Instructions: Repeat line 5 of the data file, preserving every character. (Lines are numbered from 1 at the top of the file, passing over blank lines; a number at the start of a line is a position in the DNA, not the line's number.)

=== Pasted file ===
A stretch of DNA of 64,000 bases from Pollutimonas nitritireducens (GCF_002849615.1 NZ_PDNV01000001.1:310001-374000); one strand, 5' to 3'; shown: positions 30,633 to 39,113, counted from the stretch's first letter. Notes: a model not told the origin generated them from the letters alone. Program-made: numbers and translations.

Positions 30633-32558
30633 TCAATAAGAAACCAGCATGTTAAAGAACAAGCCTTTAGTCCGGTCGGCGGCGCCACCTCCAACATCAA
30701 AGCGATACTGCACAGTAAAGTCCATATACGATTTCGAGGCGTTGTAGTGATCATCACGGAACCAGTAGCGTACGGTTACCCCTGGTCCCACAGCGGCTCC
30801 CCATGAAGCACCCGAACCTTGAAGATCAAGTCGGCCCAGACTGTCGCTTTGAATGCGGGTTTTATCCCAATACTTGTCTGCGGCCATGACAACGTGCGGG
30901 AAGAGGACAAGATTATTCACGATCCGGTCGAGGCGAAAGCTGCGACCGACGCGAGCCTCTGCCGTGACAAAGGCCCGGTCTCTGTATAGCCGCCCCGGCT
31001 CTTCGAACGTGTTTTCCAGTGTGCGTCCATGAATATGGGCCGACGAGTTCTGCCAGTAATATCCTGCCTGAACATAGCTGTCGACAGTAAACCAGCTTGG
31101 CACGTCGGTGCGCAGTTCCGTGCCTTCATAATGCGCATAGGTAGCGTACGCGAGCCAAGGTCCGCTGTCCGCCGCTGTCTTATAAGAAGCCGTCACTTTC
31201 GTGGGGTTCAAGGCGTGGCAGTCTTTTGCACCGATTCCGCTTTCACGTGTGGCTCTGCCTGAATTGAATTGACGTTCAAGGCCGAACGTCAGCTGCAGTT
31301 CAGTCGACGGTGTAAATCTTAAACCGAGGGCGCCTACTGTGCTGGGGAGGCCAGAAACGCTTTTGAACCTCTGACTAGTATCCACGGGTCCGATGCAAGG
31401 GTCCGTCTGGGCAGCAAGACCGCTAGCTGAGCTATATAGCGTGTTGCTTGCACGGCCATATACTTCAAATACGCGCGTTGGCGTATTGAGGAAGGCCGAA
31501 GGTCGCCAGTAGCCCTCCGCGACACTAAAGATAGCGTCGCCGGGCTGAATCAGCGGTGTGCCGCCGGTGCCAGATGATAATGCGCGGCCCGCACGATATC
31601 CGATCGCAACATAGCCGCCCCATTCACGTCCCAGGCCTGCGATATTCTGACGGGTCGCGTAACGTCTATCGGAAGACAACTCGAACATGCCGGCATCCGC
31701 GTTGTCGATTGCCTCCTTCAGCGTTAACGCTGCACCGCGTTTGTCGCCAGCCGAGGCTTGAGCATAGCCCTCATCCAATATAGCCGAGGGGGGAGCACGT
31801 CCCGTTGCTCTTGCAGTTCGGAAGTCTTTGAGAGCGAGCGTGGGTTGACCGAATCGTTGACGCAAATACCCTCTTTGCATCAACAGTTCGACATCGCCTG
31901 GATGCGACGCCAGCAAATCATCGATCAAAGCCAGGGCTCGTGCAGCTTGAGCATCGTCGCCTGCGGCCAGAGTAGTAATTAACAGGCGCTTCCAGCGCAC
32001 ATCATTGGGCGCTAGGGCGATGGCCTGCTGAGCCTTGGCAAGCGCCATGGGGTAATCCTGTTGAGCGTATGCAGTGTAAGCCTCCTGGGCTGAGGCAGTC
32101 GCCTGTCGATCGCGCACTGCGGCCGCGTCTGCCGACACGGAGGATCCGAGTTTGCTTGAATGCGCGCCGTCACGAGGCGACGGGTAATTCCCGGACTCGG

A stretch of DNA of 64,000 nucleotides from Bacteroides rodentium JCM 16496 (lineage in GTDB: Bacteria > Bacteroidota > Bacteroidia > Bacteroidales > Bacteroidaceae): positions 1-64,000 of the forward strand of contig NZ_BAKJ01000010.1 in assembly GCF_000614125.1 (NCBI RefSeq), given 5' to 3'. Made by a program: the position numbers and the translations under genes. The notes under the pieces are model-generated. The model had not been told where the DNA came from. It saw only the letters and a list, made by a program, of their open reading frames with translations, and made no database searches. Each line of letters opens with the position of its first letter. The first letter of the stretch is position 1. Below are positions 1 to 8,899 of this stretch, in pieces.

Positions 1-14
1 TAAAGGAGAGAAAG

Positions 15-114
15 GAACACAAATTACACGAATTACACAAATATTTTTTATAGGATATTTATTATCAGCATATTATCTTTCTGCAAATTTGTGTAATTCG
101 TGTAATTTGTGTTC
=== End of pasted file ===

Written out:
30801 CCATGAAGCACCCGAACCTTGAAGATCAAGTCGGCCCAGACTGTCGCTTTGAATGCGGGTTTTATCCCAATACTTGTCTGCGGCCATGACAACGTGCGGG